I make a conscientious effort everyday to be as productive as I can be and I’m always reading articles on how I can do better.
I came across this little gem in entrepreneur magazine but when I read it I interpreted it as a motivation to stay in writing form. Like business, I think many of us who want to one day be printed authors, need to look at our writing like a start up business. A start up we need to wake up everyday and be prepared for. I don’t think preparation hinders creativity but definitely helps to foster and strengthen it.
1. They Never Touch Things Twice
Productive people never put anything in a holding pattern, because touching things twice is a huge time-waster. Don’t save an email or a phone call to deal with later. As soon as something gets your attention you should act on it, delegate it or delete it.
I agree, I can’t tell you how many times a great line or great idea has come to me and I have said I’ll get to it later only to have it lost when the day is over.
2. They Get Ready for Tomorrow Before They Leave the Office
Productive people end each day by preparing for the next. This practice accomplishes two things: it helps you solidify what you’ve accomplished today, and it ensures you’ll have a productive tomorrow. It only takes a few minutes and it’s a great way to end your workday.
“For every minute spent organizing, an hour is earned.” –Benjamin Franklin
Preparation, preparation, perpetration. I have been resistant to setting a writing schedule but most great authors I love say they swear by them. Great, if I can write extra but I’m going to start incorporating a time just for my fiction writing and my blog writing. I need to change my mindset to think of all of my writing like its my business and business needs more attention than a spare twenty mins in my day.
3. They Eat Frogs
“Eating a frog” is the best antidote for procrastination, and ultra-productive people start each morning with this tasty treat. In other words, they do the least appetizing, most dreaded item on their to-do list before they do anything else. After that, they’re freed up to tackle the stuff that excites and inspires them.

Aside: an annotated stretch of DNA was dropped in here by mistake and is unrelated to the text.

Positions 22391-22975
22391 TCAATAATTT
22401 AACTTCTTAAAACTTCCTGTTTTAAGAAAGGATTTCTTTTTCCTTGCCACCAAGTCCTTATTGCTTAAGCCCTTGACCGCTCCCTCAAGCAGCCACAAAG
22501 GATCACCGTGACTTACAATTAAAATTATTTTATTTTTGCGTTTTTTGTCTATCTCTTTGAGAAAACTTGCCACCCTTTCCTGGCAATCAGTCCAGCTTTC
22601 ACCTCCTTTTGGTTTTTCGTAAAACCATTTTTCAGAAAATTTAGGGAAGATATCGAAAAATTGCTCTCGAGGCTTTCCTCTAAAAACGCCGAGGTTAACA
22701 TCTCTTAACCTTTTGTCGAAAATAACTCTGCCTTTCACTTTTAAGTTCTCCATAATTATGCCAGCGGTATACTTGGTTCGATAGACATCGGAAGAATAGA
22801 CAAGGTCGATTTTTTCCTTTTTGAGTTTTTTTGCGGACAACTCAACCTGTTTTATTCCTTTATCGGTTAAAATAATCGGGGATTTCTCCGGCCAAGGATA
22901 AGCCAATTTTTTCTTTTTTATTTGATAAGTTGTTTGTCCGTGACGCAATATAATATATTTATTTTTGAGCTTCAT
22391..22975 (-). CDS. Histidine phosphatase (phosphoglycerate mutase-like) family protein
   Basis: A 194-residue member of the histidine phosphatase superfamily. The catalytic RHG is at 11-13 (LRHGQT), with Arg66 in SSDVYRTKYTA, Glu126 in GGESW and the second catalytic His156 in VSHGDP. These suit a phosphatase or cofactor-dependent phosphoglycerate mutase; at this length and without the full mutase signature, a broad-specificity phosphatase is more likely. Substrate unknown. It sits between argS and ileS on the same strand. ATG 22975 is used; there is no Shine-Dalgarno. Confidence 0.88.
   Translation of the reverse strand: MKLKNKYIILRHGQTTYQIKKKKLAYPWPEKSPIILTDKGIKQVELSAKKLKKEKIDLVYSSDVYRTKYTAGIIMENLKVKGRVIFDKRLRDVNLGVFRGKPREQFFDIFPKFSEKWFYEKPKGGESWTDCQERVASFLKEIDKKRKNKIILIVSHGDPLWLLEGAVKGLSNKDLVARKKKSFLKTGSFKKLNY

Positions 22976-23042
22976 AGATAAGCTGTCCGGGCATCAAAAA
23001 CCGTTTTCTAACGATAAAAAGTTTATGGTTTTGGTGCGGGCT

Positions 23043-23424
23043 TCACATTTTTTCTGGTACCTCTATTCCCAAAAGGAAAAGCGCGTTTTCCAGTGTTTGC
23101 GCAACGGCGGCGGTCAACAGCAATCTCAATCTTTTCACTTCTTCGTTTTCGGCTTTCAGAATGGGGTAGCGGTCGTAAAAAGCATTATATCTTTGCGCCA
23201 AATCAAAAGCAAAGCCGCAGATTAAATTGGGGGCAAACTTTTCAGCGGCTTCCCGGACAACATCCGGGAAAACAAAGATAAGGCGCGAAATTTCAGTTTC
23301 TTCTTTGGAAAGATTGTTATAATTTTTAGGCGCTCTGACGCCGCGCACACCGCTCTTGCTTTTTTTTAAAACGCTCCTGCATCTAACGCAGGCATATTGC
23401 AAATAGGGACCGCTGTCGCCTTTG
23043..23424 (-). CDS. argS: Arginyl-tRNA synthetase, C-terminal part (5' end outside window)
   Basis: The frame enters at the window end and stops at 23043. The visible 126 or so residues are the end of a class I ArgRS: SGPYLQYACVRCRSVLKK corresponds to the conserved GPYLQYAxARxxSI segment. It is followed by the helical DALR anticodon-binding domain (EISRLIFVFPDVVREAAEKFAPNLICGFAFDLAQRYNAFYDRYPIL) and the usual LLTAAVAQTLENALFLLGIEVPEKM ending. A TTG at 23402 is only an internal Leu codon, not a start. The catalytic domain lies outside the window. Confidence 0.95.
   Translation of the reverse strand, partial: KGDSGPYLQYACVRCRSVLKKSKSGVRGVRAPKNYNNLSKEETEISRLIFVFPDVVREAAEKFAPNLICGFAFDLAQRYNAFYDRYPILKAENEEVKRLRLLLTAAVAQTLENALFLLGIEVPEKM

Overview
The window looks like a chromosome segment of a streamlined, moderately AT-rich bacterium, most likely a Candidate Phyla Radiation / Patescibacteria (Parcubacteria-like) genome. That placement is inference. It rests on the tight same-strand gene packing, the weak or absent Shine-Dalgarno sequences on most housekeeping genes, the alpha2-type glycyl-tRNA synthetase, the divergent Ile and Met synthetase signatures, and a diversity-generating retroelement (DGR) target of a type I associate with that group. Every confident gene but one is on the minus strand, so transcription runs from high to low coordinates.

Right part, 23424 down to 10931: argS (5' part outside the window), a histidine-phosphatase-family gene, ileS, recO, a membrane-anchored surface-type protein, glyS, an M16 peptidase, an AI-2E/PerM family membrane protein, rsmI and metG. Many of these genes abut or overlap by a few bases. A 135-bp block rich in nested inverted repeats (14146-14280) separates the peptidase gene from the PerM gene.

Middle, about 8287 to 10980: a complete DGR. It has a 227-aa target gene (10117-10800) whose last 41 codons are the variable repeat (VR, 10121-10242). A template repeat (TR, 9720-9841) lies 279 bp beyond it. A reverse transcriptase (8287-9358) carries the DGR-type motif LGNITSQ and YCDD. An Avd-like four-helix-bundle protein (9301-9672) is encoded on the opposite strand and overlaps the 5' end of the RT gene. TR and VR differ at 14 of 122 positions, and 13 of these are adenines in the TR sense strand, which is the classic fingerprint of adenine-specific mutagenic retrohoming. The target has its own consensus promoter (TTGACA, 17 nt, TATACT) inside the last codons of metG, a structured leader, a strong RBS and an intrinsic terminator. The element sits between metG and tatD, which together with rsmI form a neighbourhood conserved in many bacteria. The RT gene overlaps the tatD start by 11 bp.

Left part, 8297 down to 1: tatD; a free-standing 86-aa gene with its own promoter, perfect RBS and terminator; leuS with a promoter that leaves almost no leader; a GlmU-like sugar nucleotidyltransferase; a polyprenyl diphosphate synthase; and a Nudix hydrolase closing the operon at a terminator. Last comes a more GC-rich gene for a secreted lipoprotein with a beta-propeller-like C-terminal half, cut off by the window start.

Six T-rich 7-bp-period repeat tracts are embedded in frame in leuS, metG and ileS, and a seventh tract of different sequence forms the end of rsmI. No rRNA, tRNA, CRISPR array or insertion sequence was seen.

MMMMM, I know I need to set a time to edit at least once a week.
4. They Fight The Tyranny Of The Urgent
The tyranny of the urgent refers to the tendency of little things that have to be done right now to get in the way of what really matters. This creates a huge problem as urgent actions often have little impact.
ugggh I hate when I sit down to write and all of a sudden I see a spot on the floor and then jump up and decide I HAVE to mop the floor RIGHT THEN. Note to self: STOP DOING THIS!
If you succumb to the tyranny of the urgent, you can find yourself going days, or even weeks, without touching the important stuff. Productive people are good at spotting when putting out fires is getting in the way of their performance, and they’re willing to ignore or delegate the things that get in the way of real forward momentum.
“Time is what we want most, but what we use worst.” –William Penn
- They Stick to the Schedule During Meetings
Meetings are the biggest time waster there is. Ultra-productive people know that a meeting will drag on forever if they let it, so they inform everyone at the onset that they’ll stick to the intended schedule. This sets a limit that motivates everyone to be more focused and efficient.
“The bad news is time flies. The good news is you’re the pilot.” –Michael Altshuler
- They Say No
No is a powerful word that ultra-productive people are not afraid to wield. When it’s time to say no, they avoid phrases such as I don’t think I can or I’m not certain. Saying no to a new commitment honors your existing commitments and gives you the opportunity to successfully fulfill them.